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Once set in motion, this double pendulum moves under the force of gravity in an extremely intricate manner. As it gradually loses energy due to slight friction, the type of motion changes. It is particularly hard to define in an intermediate energy range. The pendulum sometimes turns over once more . . . and sometimes pendulum here. It seems hardly falls back, like the inner possible to make a prediction. Some idealisation is of course necessary to describe motion as complex as this. The effect of friction will for example be completely disregarded in the following mathematical description of the double pendulum. The two masses will also be presumed to be concentrated in points in such a way that the outer pendulum is suspended in the mass point of the inner. For the sake of simplicity the two pendulums are assumed equally long and their masses equally heavy. The configuration of the double pendulum will be described by two angles, phi 1, for the inner pendulum, and, relative to this, phi 2, for the outer. This mathematical model will be simulated an the computer. First, we show in three computer experiments the relationship between motion and energy. E = 0.5 E= 5 E = 50 We choose typical values in the low, middle and high energy ranges. At the low energy value of 0.5 the two pendulums exhibit small oscillations around their stable equilibria. Energy 5 is sufficient to bring the pendulums into rotation around their respective Suspension points. At energy E = 50 the two pendulums move almost as if there were no force of gravity. In this case the angular momentum is a second conserved quantity besides the energy (E).Types of motion: Periodic Quasiperiodic Chaotic The motion can be periodic,

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quasiperiodic or chaotic. While the actual motion is taking place

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an the left-hand side, we record the trace of the outer mass point an the right. This record enables us to make comparisons with earlier configurations, and we may distinguish between various types of motion. In the case of periodic motion the trace closes upon itself. In the case of quasiperiodic motion the trace looks almost as regular as periodic motion; the difference is that the trace is not closed.

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If we follow this motion for a while, we See that its trace covers the plane with pretty good regularity. The double pendulum never returns to exactly the Same state in which it was previously. The motion is therefore not periodic. However, in regular intervals it returns to a close neighbourhood of its starting point

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- hence the term "quasiperiodic". Chaotic motion is very different in that it leaves behind a fairly irregular trace. Look carefully here at the way the outer pendulum sometimes rotates through and sometimes swings back. Over and over again it is forced to decide between these two alternatives, and its choices are by no means regular. Clearly, Small differences in the initial conditions have major consequences later on. Here we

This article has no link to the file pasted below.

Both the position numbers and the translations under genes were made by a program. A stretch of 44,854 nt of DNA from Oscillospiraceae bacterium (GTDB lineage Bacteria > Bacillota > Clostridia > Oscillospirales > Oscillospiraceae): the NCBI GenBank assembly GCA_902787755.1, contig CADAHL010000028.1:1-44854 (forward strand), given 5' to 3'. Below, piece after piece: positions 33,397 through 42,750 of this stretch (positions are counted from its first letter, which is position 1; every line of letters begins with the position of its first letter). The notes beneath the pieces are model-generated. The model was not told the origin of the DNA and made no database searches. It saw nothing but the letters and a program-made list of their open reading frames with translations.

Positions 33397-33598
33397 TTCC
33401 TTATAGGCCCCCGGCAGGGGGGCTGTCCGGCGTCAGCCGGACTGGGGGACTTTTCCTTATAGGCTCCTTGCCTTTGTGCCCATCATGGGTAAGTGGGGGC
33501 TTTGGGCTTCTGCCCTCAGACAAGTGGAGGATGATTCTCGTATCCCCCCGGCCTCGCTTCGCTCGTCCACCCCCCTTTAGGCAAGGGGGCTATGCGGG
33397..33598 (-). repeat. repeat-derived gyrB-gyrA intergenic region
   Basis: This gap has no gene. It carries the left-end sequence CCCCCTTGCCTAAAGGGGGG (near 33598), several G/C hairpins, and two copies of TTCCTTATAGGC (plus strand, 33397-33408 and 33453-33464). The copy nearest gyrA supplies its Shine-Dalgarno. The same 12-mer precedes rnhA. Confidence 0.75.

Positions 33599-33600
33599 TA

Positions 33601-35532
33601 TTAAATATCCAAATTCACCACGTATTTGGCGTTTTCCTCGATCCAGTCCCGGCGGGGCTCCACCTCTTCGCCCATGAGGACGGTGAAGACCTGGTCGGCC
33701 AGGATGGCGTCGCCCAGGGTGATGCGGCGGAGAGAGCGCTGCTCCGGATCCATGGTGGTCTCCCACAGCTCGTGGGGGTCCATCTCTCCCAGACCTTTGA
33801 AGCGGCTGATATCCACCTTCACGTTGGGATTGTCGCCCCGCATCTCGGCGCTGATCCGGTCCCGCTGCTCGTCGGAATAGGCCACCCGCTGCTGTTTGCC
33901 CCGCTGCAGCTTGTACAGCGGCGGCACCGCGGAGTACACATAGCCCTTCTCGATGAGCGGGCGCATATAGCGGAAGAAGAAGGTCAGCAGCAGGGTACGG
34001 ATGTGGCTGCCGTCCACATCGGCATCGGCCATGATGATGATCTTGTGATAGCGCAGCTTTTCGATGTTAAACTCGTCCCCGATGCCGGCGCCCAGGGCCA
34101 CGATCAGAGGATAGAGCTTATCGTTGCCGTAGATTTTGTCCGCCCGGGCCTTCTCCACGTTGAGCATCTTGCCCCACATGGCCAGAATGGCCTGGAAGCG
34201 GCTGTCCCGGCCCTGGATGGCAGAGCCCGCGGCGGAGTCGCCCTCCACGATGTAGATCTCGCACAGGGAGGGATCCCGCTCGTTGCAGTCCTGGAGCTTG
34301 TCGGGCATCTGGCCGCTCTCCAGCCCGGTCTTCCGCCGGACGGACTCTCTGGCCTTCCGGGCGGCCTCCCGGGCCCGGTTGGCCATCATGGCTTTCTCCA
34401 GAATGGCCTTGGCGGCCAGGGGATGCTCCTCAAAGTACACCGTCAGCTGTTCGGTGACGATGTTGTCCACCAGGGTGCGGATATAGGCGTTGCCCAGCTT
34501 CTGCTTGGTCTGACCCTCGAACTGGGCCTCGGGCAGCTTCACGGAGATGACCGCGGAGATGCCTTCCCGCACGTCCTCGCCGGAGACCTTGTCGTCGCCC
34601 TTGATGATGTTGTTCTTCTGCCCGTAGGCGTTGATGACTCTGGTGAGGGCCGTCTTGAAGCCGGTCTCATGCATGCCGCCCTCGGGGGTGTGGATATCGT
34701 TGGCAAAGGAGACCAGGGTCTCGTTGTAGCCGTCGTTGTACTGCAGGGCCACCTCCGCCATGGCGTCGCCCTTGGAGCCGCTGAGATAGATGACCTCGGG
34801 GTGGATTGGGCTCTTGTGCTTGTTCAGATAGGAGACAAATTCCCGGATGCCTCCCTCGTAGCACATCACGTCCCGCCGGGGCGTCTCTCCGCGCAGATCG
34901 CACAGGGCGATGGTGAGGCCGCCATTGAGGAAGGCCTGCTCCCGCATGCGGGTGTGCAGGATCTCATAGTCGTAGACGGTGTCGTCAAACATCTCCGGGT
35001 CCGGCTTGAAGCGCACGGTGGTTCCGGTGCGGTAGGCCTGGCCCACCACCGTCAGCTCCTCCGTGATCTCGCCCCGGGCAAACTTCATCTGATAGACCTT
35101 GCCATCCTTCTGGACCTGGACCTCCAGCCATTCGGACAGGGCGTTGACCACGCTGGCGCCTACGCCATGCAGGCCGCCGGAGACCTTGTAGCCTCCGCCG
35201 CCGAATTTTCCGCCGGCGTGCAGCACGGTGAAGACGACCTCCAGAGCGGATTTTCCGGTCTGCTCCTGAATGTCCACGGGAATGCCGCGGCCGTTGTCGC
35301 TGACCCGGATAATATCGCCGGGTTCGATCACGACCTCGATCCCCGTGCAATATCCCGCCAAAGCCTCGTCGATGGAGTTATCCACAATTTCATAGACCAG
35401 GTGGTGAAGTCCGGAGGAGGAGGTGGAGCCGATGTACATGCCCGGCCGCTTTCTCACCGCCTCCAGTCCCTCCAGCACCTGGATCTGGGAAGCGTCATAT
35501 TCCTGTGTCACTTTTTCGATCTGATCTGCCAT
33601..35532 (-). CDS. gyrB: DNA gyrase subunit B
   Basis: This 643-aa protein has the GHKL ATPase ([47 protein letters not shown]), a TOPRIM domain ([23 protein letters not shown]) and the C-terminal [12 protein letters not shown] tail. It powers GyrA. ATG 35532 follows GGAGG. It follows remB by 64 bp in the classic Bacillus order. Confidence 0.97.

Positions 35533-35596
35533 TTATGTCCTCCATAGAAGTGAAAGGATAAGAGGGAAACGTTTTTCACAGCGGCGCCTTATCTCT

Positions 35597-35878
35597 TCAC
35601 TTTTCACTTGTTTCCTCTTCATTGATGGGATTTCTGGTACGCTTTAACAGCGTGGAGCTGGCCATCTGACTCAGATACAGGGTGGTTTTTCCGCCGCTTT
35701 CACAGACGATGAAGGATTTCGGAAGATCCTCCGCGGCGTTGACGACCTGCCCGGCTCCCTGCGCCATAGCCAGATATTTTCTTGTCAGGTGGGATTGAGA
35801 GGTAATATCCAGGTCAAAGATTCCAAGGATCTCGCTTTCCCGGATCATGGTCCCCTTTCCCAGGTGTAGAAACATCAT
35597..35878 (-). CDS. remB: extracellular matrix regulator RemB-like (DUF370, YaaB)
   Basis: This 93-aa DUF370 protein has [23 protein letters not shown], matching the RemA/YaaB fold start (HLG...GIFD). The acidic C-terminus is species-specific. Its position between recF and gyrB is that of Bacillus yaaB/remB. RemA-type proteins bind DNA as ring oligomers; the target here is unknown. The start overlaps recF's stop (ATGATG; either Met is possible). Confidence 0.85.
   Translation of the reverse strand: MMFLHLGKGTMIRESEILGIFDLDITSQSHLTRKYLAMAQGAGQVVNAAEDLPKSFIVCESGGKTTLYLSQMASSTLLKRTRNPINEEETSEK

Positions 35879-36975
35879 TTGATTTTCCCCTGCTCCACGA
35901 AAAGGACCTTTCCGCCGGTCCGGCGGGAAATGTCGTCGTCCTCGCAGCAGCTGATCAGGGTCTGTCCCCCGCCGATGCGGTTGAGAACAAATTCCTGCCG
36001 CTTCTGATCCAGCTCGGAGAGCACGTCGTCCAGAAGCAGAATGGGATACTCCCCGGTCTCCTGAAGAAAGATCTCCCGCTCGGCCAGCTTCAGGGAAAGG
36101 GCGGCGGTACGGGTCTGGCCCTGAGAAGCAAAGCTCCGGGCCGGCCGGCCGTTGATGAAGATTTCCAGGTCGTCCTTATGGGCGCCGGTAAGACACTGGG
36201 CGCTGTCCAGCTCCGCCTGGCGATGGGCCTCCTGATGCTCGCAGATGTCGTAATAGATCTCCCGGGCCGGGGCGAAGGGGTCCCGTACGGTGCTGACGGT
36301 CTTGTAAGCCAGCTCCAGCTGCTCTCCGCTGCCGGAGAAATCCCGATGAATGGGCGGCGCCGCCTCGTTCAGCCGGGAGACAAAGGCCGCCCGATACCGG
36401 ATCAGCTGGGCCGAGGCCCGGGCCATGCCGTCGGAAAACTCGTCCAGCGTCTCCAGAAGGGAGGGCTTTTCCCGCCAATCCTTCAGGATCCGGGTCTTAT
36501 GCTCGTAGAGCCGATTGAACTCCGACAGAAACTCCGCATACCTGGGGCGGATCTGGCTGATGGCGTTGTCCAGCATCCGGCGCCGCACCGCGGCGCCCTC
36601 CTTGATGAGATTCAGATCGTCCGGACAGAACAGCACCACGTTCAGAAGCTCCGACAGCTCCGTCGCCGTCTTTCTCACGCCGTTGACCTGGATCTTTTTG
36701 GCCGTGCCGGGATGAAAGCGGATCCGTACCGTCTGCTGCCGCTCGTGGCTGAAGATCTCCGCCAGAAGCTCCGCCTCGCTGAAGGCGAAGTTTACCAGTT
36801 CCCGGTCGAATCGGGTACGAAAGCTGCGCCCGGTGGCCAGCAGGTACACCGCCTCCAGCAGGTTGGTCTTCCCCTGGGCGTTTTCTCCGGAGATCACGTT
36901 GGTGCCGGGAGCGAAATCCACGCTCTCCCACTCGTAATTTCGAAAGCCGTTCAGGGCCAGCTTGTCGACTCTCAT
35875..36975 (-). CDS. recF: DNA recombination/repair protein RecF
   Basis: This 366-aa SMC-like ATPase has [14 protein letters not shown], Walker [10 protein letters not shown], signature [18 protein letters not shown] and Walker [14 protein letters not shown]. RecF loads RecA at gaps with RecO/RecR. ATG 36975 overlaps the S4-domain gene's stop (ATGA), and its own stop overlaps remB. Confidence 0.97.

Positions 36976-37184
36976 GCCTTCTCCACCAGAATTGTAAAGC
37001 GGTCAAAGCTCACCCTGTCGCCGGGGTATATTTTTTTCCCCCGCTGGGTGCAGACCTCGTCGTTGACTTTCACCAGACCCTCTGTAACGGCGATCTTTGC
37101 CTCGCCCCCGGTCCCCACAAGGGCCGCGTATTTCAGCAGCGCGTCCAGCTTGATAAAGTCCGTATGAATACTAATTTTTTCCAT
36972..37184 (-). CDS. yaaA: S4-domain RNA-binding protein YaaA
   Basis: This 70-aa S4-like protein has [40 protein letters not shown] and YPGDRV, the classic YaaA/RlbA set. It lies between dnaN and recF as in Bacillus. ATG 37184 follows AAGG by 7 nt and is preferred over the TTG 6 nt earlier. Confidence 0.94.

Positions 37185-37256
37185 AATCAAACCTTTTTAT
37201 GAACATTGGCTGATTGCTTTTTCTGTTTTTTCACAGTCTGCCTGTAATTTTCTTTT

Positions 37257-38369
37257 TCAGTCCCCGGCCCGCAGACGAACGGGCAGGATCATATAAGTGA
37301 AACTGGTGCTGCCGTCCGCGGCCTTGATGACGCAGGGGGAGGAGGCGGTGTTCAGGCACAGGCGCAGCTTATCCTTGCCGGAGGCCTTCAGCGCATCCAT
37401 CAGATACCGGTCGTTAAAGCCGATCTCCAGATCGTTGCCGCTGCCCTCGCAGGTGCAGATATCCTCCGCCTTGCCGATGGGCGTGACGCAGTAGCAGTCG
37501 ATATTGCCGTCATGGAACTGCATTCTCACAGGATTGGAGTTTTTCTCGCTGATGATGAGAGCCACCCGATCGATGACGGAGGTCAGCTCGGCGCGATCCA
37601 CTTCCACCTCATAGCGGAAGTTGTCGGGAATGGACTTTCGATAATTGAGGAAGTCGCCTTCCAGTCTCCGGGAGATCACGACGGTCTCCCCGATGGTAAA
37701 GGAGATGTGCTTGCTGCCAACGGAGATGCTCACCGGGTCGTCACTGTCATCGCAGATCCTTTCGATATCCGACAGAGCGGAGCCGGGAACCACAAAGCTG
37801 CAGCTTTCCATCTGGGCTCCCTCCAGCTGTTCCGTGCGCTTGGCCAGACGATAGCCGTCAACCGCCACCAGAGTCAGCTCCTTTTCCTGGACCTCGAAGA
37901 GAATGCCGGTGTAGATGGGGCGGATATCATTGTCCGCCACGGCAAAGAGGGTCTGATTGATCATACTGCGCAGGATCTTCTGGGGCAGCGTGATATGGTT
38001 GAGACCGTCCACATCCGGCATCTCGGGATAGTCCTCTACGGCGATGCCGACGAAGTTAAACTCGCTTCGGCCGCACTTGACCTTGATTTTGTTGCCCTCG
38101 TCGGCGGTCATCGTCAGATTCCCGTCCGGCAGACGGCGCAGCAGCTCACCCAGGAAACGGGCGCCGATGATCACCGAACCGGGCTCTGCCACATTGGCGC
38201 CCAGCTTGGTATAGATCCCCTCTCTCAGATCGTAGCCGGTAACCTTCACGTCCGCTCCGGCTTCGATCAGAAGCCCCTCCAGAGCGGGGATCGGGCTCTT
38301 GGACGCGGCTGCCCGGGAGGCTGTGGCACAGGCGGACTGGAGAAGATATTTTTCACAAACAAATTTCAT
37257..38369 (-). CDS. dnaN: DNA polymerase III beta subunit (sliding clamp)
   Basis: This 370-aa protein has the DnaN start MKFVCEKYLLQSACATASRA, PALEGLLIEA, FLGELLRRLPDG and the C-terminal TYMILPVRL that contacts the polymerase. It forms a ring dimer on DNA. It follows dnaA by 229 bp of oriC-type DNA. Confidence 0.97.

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See two double pendulums starting under almost identical initial conditions. For a while their traces can hardly be distinguished. Then suddenly their ways part: at the top, the outer pendulum chooses to swing back, while at the bottom it rotates

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through. From now an there is hardly any similarity between their motions. Let us repeat the critical phase. This is where the paths of the two pendulums separate. HENRI POINCARÉ had an idea how the complexity of this motion might be visualized. He suggested a strategy to record only particular moments rather than the complete process. For example one could always capture the Situation where the double pendulum goes through the stretched configuration with a positive angular velocity of the outer pendulum .... . . like now . . . now . . . and now. At such moments the angle phi 1 of the inner pendulum and its corresponding angular momentum should be measured and one plotted versus the other. In this way one would obtain a point of the so-called phase-plane of the inner pendulum. While the motion progresses, one waits for the return of such stretched configurations and records them in the phase-plane, point by point. Generation of a Poincaré Section The large area an the right is the phase-plane of the inner pendulum, in which the angle cp 1 varies along the abscissa while the corresponding angular momentum is given an the ordinate. We choose an arbitrary initial point and follow the motion until the distinguished stretched configuration has again been reached . . .. . . now! . . . and now . . . and now. Each time we measure the angle phi 1 and the corresponding angular momentum and thereby obtain a new point in the phase-plane. At the bottom left the trace of this motion is recorded. However, from now an we plot it in a different manner than before: The angle phi 1 of the inner pendulum is given horizontally while the vertical axis represents the angle phi 2 of the outer pendulum. After a while the sequence of these points condenses into a line: this is typical of quasiperiodic motion. The elliptical form of this line indicates resonance in the centre. When we choose the centre of the ellipse as a starting point, the outer pendulum rotates with exactly the same frequency as the inner pendulum oscillates. The motion